This is the second Sunday about prayer. Just like last Sunday’s gospel, there is more to the story than conversing from the mouth, the mind. Effective prayer with God rises from the heart. To have a conversation with another person (God is a Trinity of Persons) there has to be some sense of presence. God assures us that God is present with us in nature, in other persons, in the Scriptures, in the Assembly where there are two or more gathered in His name. Placing ourselves in God’s presence is the first step in our prayer. But that requires faith. In one recent Sunday Scripture we heard the words, "Charity builds up Faith. So, whenever we provide charitable works of mercy to others, our faith grows. It’s like when we practice mercy, compassion, love of others, especially those on the margins, those in need, in effect we are graced with an increase in our faith. And that faith discovers God present to us.

Last Sunday, the conversation demanded a faith in the Will of God. Without faith – confidence and reliance in God’s loving kindness – persistence in prayer is merely a chasing after the wind. Without persistence prayer is much ado about little to nothing. Without persistence in charity and prayer, hope becomes a victim of an erring human heart.

In this Sunday’s discourse regarding prayer, the parable demonstrates the necessity of knowing oneself. In order to avoid building up false self-images, creating a bogus reality of ourselves in our minds and hearts, we must develop an understanding of ourselves. We cannot fabrications, with lies. The lies can fall on either side of our real self, either self-inflated exaggerations or self-defeating denigrations.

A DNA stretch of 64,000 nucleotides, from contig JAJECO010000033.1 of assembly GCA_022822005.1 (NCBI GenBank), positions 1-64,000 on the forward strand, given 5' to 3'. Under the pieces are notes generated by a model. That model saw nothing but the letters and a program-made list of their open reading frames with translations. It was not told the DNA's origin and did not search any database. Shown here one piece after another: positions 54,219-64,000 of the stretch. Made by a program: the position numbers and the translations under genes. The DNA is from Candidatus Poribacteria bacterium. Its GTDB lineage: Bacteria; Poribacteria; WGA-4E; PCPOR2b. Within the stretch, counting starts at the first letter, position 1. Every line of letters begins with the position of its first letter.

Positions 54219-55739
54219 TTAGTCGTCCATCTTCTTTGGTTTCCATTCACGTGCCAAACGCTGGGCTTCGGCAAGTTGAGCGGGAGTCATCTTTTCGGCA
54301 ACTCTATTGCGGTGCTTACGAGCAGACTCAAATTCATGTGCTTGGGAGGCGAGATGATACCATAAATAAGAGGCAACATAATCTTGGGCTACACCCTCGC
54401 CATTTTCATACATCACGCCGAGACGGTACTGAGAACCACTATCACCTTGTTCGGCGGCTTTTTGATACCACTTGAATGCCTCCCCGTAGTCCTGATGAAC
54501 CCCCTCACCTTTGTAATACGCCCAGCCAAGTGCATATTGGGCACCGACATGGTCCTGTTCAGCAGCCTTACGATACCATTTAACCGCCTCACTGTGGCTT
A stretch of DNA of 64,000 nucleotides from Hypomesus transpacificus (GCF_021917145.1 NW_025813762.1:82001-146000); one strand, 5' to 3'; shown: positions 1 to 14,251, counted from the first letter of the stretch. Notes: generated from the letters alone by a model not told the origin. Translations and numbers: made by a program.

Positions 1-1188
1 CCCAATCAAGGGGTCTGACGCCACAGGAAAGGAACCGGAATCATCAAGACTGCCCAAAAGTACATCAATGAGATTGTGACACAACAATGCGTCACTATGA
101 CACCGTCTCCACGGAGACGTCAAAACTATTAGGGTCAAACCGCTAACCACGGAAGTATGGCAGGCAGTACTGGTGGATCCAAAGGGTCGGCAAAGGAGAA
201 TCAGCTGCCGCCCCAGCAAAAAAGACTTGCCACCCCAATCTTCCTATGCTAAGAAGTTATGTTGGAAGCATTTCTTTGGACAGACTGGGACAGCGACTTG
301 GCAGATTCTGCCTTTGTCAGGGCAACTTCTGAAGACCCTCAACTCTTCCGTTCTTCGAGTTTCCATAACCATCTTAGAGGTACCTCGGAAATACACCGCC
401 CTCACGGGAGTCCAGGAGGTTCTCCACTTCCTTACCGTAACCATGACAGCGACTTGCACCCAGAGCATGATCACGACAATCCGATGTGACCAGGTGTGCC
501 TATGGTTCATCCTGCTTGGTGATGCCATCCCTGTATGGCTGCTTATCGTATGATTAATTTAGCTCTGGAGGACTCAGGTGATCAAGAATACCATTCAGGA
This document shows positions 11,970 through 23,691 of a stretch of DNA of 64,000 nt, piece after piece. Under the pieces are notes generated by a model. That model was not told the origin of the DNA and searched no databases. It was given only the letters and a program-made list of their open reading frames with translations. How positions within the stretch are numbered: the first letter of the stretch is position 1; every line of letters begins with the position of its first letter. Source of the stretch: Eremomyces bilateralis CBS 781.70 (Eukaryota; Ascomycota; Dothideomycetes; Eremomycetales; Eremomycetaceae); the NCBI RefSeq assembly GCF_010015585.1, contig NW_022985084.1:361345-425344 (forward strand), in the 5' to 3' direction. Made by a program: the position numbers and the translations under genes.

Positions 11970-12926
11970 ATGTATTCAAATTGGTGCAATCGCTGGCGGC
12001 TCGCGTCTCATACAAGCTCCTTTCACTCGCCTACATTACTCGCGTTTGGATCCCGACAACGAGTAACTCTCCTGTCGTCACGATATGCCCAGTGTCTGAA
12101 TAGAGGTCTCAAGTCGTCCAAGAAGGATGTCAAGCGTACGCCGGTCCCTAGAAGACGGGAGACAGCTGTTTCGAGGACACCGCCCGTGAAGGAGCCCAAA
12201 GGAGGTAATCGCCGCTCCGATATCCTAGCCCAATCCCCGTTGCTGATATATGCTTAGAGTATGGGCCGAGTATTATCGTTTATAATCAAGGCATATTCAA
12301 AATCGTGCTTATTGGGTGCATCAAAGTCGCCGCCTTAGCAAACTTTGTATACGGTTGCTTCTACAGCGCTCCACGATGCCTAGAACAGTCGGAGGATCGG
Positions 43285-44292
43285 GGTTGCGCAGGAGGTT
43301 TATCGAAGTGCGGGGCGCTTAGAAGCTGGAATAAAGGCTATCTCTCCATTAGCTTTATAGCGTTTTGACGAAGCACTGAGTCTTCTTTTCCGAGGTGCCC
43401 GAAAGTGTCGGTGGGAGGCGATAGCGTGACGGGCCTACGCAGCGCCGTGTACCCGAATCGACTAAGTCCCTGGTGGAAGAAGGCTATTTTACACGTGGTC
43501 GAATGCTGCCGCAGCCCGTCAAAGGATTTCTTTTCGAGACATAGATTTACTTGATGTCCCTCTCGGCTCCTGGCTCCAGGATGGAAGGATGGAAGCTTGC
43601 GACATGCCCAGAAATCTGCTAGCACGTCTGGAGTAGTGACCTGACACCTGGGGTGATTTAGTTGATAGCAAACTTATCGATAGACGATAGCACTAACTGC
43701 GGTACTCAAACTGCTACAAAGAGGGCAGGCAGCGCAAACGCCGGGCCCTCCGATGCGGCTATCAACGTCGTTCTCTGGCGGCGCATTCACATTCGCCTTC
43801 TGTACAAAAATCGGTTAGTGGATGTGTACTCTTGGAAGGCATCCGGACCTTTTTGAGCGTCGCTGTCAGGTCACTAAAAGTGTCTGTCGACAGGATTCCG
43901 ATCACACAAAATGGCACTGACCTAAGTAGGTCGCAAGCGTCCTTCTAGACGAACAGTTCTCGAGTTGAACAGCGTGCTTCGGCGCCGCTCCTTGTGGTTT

Is this an unattainable achievement, this coming to awareness of our real selves? We know that survival in the real world is based on a positive self-image. Persons who lack a positive self-image are easily identified to those who love to victimize the weak. But how do we avoid over-inflating ourselves? Society often rewards braggarts and fools based on a false self-image. And society turns away from persons who speak, think, and act as valueless. How are we to negotiate this quagmire?

In his book, Learning to Pray, Fr. James Martin, S.J. encourages the reader to use a method he calls the Examen. At the end of the day, this becomes a review of self in relationships with the world, with the family, with the community, and most certainly with God. Here are his steps in this prayer.

Presence: Focusing on the presence of God and asking God to take the lead in this conversation.

Gratitude: Think of the day with gratitude for the events and relationships of the day: starting with gratitude overrides the tendency to focus on negative issues: this also reduces the tendency to focus on solving problems that may have arisen. Thank God!

Review: work at noticing moments when God is present: review the day in the light of God’s MERCY, COMPASSION, AND LOVING KINDNESS: "where did I experience God, where did I experience God’s invitation: whom did I love, who showed me love?"

Sorrow: when was I selfish or sinful: did I experience God’s mercy? Did I try? When did my personal baggage manifest itself – my selfishness, my immaturity, the trauma I may have experienced and that holds me captive?